No qualified professional without a conflict of interest in evaluating the Regnerus study considers it scientifically valid. Erik Olin Wright, president of the American Sociological Association, is among more than 200 researchers who signed a letter calling Regnerus’ study groupings “absurd.” A court brief filed by eight major organizations including the American Medical Association analyzes Regnerus’ methodology as scientifically fallacious. Andrew Perrin, a sociologist at the University of North Carolina, has said: “I think the study is so thoroughly flawed, in particular with respect to its categorization of ‘gay’ and ‘lesbian,’ that no conclusions can be drawn with sufficient confidence to report, publicize or use them.”
Holyfield does not mince words about UT’s culpability in the Regnerus scandal. She said: “Politically-motivated groups bend facts all the time. The difference here is that this took place at a research university, which absolutely should have measures in place to ensure that this kind of thing doesn’t happen. It sounds like there was some social networking going on, and that the $55,000 planning grant from The Witherspoon Institute got talked about, and then the work with the full $785,000 in funding followed. Somewhere along the way, though, the relationships that allowed this unacceptable thing to happen in a research university got obscured.”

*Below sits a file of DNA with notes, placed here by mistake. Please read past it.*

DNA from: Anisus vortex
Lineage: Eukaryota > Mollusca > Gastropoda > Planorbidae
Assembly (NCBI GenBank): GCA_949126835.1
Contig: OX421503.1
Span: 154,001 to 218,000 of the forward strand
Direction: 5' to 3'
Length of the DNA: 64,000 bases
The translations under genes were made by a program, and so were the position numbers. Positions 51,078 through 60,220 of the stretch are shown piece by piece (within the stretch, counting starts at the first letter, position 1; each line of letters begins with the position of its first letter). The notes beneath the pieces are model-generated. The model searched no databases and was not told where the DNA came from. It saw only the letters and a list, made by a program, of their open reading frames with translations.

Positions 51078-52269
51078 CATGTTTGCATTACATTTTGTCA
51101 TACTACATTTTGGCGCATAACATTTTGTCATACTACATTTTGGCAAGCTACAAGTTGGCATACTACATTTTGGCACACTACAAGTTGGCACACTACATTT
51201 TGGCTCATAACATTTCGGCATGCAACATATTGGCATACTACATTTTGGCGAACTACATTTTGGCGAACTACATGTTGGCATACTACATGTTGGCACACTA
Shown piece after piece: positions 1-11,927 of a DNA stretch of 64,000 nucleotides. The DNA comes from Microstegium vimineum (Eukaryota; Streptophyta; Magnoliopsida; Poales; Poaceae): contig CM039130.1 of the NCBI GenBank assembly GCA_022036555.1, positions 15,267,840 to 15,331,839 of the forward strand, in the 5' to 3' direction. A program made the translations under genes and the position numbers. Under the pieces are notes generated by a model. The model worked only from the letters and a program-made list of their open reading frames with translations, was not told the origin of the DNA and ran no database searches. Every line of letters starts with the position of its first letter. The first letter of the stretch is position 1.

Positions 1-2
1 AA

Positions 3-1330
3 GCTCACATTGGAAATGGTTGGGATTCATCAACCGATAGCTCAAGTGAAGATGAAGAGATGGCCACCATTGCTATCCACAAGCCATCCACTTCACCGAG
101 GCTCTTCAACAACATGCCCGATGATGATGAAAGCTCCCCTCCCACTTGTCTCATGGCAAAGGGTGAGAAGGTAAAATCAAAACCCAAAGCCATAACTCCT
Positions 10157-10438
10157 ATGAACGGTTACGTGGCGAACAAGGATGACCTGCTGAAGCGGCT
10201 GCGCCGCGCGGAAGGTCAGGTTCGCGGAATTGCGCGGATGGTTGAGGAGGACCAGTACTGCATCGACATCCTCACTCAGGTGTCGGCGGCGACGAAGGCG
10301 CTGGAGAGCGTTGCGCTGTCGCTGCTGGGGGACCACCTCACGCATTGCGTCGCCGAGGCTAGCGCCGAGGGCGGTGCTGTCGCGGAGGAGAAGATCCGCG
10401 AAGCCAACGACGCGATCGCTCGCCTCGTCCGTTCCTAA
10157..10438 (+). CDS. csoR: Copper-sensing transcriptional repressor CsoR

Michael Schwartz, chair of the department of sociology at Stony Brook University, is calling for the Regnerus study to be retracted from publication and for Wright, the journal editor, to be replaced “with a new editor who will not violate the norms and values of scholarly publication.”
It nonetheless remains evident that some levels of UT administration are actively shielding Regnerus from academic accountability for his dishonesty in reporting his research. Presented with Freedom of Information Act requests related to the study, UT engages in obstructionism, asking the state attorney general for exceptions.
In late August, UT concluded a sham misconduct inquiry into Regnerus and the study, without making public the fact that Regnerus’ funding agency representative collaborated with him on the booby-trapped study design. A foul, dark shadow of disgrace is looming over the university. The push to get the Regnerus study retracted, and editor Wright fired, will continue. If UT is not more forthcoming with documentation related to the Regnerus hoax, it is likely that advocacy groups soon will join the effort to get the documentation released. Whereas the school now should be cleaning out and disinfecting from the Regnerus excrement, it is instead ludicrously kicking its hind legs backwards over the carpet, as though nobody could see the stinking mess lying there.
Anybody at UT who believes that this gay-bashing assault on scientific integrity has not very significantly cheapened the school’s reputation is severely deluding themselves.
Scott Rose is a New York City-based novelist, investigative reporter and freelance writer. He can be reached at email@example.com
This article appeared in the Dallas Voice print edition October 19, 2012.